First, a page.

May the God of the whole world, the world of which we are a part, forgive us our sins and renew us in extravagant love, radical hope and abundant joy. Amen


May the Peace of Christ be with you.

And also with you.



May these words of scripture reach those ears that are open and those hearts that are prepared to receive their wisdom.



O that you would tear open the heavens and come down,

so that the mountains would quake at your presence—

as when fire kindles brushwood

and the fire causes water to boil—

to make your name known to your adversaries,

so that the nations might tremble at your presence!

When you did awesome deeds that we did not expect,

you came down, the mountains quaked at your presence.

From ages past no one has heard,

no ear has perceived,

no eye has seen any God besides you,

who works for those who wait for him.

You meet those who gladly do right,

those who remember you in your ways.

But you were angry, and we sinned;

because you hid yourself we transgressed.

We have all become like one who is unclean,

and all our righteous deeds are like a filthy cloth.

We all fade like a leaf,

and our iniquities, like the wind, take us away.

There is no one who calls on your name,

or attempts to take hold of you;

for you have hidden your face from us,

and have delivered us into the hand of our iniquity.

Yet, O Lord, you are our Father;

we are the clay, and you are our potter;

we are all the work of your hand.

Do not be exceedingly angry, O Lord,

and do not remember iniquity forever.

Now consider, we are all your people.

NEW TESTAMENT Matthew 13:24-37 NRSV

“But in those days, after that suffering,

the sun will be darkened,

and the moon will not give its light,

and the stars will be falling from heaven,

and the powers in the heavens will be shaken.

Then they will see ‘the Son of Man coming in clouds’ with great power and glory. Then he will send out the angels, and gather his elect from the four winds, from the ends of the earth to the ends of heaven.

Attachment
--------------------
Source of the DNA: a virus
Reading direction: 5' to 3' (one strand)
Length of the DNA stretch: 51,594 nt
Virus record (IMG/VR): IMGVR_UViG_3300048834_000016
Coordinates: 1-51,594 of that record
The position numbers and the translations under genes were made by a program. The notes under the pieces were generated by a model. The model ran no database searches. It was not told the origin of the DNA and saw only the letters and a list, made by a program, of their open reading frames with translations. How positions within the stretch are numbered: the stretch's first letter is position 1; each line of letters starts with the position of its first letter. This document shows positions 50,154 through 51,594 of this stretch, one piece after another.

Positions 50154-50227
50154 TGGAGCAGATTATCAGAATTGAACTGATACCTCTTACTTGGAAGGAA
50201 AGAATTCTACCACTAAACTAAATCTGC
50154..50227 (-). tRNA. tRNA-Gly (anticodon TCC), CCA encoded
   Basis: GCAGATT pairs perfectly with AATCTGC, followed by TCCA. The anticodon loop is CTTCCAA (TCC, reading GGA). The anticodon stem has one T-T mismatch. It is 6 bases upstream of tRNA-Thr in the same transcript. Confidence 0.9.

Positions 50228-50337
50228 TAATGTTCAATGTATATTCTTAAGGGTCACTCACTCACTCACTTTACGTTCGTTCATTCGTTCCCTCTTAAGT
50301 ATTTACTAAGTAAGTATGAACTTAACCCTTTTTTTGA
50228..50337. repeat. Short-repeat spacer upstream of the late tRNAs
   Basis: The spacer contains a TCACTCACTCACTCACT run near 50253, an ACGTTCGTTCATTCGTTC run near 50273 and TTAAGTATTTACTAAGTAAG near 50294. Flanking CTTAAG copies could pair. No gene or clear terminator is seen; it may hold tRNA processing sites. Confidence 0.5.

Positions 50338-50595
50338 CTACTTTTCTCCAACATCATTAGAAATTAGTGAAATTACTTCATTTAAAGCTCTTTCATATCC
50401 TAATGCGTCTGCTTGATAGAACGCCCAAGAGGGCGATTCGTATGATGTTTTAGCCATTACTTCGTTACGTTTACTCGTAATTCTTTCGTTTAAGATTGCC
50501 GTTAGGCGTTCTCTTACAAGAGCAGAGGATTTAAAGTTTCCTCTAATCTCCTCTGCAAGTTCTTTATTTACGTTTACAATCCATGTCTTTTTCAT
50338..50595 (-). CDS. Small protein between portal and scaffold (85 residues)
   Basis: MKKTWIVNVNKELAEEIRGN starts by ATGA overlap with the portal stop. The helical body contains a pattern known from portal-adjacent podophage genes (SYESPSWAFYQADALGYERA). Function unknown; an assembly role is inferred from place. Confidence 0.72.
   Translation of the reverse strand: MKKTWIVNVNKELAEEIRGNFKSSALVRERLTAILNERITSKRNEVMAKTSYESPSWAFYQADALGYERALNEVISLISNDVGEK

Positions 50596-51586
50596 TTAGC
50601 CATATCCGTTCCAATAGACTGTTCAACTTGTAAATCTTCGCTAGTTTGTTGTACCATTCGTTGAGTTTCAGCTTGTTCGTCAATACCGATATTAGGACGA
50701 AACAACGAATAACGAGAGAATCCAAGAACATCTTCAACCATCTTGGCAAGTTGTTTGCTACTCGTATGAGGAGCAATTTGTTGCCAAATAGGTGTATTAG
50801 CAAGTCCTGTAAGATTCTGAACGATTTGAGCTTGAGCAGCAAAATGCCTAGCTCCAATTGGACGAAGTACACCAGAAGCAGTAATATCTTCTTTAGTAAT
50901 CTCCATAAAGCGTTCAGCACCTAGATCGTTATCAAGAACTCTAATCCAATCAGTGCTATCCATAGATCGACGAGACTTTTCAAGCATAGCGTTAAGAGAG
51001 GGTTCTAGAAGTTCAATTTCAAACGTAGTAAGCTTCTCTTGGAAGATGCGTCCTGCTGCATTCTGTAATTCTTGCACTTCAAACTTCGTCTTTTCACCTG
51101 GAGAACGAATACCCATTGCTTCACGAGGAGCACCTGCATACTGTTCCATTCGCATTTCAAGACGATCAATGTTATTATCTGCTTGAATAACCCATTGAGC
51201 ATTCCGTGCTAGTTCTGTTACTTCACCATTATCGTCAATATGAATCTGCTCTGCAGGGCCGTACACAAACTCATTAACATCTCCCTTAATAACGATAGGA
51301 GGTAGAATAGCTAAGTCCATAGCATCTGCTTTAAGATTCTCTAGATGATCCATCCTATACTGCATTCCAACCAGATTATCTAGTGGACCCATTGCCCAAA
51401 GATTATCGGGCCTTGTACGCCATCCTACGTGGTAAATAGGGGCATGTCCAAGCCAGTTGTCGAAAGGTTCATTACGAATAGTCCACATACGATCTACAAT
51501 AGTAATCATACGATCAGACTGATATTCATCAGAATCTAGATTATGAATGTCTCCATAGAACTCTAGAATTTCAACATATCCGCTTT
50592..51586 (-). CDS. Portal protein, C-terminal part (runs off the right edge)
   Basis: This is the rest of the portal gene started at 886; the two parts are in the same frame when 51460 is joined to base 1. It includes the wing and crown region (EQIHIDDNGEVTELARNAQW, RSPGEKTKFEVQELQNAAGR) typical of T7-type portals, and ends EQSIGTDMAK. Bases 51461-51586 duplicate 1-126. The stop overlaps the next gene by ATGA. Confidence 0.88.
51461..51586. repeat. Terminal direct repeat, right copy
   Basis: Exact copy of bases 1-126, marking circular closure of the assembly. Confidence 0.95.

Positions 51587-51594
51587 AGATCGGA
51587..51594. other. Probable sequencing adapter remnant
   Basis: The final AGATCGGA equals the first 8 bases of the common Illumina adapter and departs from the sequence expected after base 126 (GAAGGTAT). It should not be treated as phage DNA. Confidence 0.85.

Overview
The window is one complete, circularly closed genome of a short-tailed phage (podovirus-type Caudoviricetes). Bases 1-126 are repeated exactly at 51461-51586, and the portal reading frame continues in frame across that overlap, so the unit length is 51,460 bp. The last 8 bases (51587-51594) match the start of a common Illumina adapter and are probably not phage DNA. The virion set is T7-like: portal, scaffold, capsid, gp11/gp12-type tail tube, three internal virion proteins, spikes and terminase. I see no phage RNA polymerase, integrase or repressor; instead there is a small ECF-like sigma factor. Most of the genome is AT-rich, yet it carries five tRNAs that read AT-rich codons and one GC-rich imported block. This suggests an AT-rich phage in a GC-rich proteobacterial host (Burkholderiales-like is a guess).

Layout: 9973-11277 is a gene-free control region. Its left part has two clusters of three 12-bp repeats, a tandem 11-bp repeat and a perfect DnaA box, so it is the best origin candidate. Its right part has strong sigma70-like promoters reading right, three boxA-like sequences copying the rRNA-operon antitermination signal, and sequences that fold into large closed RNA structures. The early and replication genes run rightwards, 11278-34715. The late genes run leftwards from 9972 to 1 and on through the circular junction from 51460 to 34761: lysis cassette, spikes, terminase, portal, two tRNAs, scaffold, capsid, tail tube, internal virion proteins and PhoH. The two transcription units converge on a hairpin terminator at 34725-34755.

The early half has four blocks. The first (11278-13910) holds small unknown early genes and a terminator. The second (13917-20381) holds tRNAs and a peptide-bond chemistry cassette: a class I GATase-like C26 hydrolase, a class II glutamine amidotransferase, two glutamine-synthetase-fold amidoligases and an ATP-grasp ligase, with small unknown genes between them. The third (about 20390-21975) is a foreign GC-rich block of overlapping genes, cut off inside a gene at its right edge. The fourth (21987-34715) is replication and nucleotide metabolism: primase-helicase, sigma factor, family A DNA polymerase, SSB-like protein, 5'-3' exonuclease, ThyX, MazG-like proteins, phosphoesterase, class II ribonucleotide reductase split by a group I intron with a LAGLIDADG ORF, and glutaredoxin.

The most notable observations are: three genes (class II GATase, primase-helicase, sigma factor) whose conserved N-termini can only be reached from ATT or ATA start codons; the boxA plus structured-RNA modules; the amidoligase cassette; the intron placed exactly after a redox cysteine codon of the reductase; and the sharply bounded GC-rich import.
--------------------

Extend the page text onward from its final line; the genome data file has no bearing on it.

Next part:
“From the fig tree learn its lesson: as soon as its branch becomes tender and puts forth its leaves, you know that summer is near. So also, when you see these things taking place, you know that he is near, at the very gates. Truly I tell you, this generation will not pass away until all these things have taken place. Heaven and earth will pass away, but my words will not pass away.

“But about that day or hour no one knows, neither the angels in heaven, nor the Son, but only the Father. Beware, keep alert; for you do not know when the time will come. It is like a man going on a journey, when he leaves home and puts his slaves in charge, each with his work, and commands the doorkeeper to be on the watch. Therefore, keep awake—for you do not know when the master of the house will come, in the evening, or at midnight, or at cockcrow, or at dawn, or else he may find you asleep when he comes suddenly. And what I say to you I say to all: Keep awake.”

SERMON Can’t Wait? Rev. Peter Surgenor


You can support the work of Union Church by mailing donations to 44 Balmville Rd, Newburgh, NY 12550 or visit to donate online.

OFFERTORY Waiting from the Cantata Night of the Father’s Love


We give you thanks, generous God that we can each share what we have: goods,

finances, courage, faith, and friendship to one another. They are gifts from your hands. Amen



Holy God:

We give you thanks and praise for all you have done for your people. We thank you that you have revealed yourself in your son, that you have made a way that we can come into new life, and that we can constantly be reshaped into your image and likeness.

We thank you for all the blessings of life, for family and health and peace, for provision and shelter and friendship.

As we enter into the season of Advent, we thank you also for what you have planned that we cannot know. We thank you for the unexpected. Thank you Father, for all you have planned that is beyond our comprehension.

Give us a spirit of holy expectation, a capability to live our lives with wide eyed wonder for the surprises you have in store for us.